Archive - News Article
July 30th, 2012
A routine traffic stop Thursday morning resulted in the arrest of two Lancaster residents and the recovery of a stolen vehicle.
According to Bishop Police Department Public Information Officer Katie Coffman, an officer stopped Ryan William Dunham, 33 and Charity Leeann Swagler, 34, at about 11:13 a.m. for a âminorâ infraction involving a defective windshield.
While running the driver, Swangler, and vehicle information, officers were advised by dispatch that the vehicle, a 2002 Mercedes, had been reported stolen out of the Lancaster area more than a month ago.
City leaders took a look at First Amendment rights Monday and decided to update Bishopâs policy on pre-meeting prayers to ensure the city is not at risk of being sued for its traditional invocations.
City Attorney Peter Tracy said that several cities in California have been threatened with lawsuits over invocations being given at the start of government meetings. The threats have come from a group that is attempting to ensure the First Amendment is being practiced in local government.
Collective Language, a youth-driven effort to promote artwork in the Owens Valley, will be returning to the Wünüt Novi Youth Center this Friday.
There is an increasingly pervasive threat lurking in medicine cabinets throughout the community. Abuse of commonly found prescription drugs is leading people to hospitals, rehab, criminal court and even to the grave. Fortunately, preventative information and recovery treatment are available â and those topics will be discussed at an upcoming, local prescription medication abuse symposium.
Bishop leaders took the first step towards approving a system of roads inside the city limits that will be available to off-highway vehicles.
The City Council approved a draft map of local streets and roads that could be used for the proposed Adventure Trails system, which will allow green-sticker OHVâs with licensed drivers to travel up to 10 miles on paved roads to travel between OHV recreation areas and amenities in town.
California State Fair judges have selected Inyo Countyâs exhibit for honors once again based on its appeal to visitors.
This yearâs exhibit theme, âI Wish âŠ,â provides an opportunity for nine local exhibit volunteers to teach residents from all over the state that if they ever wished to be a cowboy or a movie star, an angler or an archeologist â or just about anything else â Inyo County is the star they can wish upon to make their dreams come true.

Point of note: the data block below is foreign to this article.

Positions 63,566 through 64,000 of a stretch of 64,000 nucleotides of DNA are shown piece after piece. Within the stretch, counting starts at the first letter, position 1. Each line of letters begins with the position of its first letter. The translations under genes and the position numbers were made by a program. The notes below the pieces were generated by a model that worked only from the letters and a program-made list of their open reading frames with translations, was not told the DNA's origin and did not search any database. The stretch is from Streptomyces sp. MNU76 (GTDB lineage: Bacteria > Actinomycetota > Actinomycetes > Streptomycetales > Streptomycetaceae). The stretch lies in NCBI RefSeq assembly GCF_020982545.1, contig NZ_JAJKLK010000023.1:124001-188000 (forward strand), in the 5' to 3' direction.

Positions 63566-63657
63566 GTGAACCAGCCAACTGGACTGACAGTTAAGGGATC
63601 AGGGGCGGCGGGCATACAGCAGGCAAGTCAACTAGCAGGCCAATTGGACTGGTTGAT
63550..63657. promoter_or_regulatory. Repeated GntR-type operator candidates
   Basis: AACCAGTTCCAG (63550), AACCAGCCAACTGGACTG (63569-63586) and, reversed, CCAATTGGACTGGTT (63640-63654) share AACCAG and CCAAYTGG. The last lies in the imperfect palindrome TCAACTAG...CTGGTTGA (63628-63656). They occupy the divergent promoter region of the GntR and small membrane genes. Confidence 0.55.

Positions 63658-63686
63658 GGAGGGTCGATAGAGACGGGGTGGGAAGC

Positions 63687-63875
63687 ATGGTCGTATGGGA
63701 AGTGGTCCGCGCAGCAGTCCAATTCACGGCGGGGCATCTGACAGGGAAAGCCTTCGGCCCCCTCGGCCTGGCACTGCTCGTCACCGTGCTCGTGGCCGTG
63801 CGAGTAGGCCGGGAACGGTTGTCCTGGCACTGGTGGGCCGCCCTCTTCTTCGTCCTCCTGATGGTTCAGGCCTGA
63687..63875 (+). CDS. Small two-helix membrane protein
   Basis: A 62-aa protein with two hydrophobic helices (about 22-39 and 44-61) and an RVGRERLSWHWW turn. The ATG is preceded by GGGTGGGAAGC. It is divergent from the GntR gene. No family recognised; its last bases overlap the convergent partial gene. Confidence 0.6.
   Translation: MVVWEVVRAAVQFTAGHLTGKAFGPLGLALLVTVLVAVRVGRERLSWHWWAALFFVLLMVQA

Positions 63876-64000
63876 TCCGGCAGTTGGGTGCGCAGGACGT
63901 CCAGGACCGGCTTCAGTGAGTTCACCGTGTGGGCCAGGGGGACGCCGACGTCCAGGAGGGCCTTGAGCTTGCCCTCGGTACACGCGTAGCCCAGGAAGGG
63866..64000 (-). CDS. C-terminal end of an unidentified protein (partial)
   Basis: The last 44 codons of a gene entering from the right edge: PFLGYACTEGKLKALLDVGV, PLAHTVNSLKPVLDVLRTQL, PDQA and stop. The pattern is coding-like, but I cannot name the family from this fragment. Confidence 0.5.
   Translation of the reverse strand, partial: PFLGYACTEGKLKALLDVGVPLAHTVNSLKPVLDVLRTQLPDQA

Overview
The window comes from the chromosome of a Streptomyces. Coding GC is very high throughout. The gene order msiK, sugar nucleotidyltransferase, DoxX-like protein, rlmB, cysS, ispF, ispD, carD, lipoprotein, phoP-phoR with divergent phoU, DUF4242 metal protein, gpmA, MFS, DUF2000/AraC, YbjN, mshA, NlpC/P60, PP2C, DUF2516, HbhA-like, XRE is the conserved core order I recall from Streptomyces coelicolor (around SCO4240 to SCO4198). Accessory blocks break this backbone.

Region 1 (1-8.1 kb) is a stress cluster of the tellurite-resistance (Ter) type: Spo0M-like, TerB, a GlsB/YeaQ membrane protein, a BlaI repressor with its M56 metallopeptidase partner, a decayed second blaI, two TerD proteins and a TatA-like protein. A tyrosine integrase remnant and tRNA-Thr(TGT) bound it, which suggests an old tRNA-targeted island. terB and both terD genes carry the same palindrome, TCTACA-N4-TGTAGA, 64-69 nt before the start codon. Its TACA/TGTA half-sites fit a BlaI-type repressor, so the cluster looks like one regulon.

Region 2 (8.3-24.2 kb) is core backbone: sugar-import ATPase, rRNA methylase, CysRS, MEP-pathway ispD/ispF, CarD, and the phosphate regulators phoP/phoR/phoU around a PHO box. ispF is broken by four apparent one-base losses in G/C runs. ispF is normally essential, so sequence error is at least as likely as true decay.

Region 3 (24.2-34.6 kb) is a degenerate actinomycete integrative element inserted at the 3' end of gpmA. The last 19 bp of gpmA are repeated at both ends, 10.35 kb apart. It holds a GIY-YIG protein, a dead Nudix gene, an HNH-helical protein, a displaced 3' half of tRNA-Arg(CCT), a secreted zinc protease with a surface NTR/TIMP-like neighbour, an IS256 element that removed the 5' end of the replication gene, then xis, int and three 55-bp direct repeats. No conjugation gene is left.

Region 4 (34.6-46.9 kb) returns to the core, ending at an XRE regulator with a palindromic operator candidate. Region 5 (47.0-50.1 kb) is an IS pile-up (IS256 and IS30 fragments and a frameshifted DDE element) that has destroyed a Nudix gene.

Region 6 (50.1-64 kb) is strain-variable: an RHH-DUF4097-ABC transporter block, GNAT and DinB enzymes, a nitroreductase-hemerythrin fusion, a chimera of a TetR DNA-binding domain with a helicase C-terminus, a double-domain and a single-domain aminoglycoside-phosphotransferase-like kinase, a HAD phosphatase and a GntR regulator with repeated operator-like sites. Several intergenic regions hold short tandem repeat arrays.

Inyo County is teaming up with about 25 other state and county entities to strengthen its voice in the federal arena.
County leaders met last week with Ken Brown, a representative of the Western Counties Alliance, to discuss how membership with the organization can help Inyo in its endeavors.
âThere is strength in numbers,â Brown said. âWe work closely with the Farm Bureau and the Cattlemenâs Association so we can go after issues in a hurry when we need to.â
This summer, the Owens Valley is seeing community garden improvements, construction of year-round green houses and Wilderness Area revitalization â all thanks to local teens who are weathering summerâs searing rays and furnace-blast winds.
At Mondayâs fifth meeting of the Big Pine Fire Safe Council, residents learned just how close the bullet the community dodged on Saturday, July 7 actually came.
The large turnout, perhaps spurred on by two consecutive Saturdays of brush fires in or near the town, also began to come together with the first small steps in protecting themselves and their homes from the constant threat of wildland fires.
Citizens in Independence are rallying to save what theyâre calling one of the best â and only â summer youth programs in their community.
On Tuesday evening at the Kids Club in Independence, a dozen local, concerned parents and community members met with Healthy Communities Board President Jaque Hickman and Vice President Lis Mazzu to discuss fundraising efforts to keep the club, which is located on the campus of the Owen Valley School, open for local youth.
The Kids Club offers afterschool homework assistance, supervised play and healthy snacks for local, school-aged youth.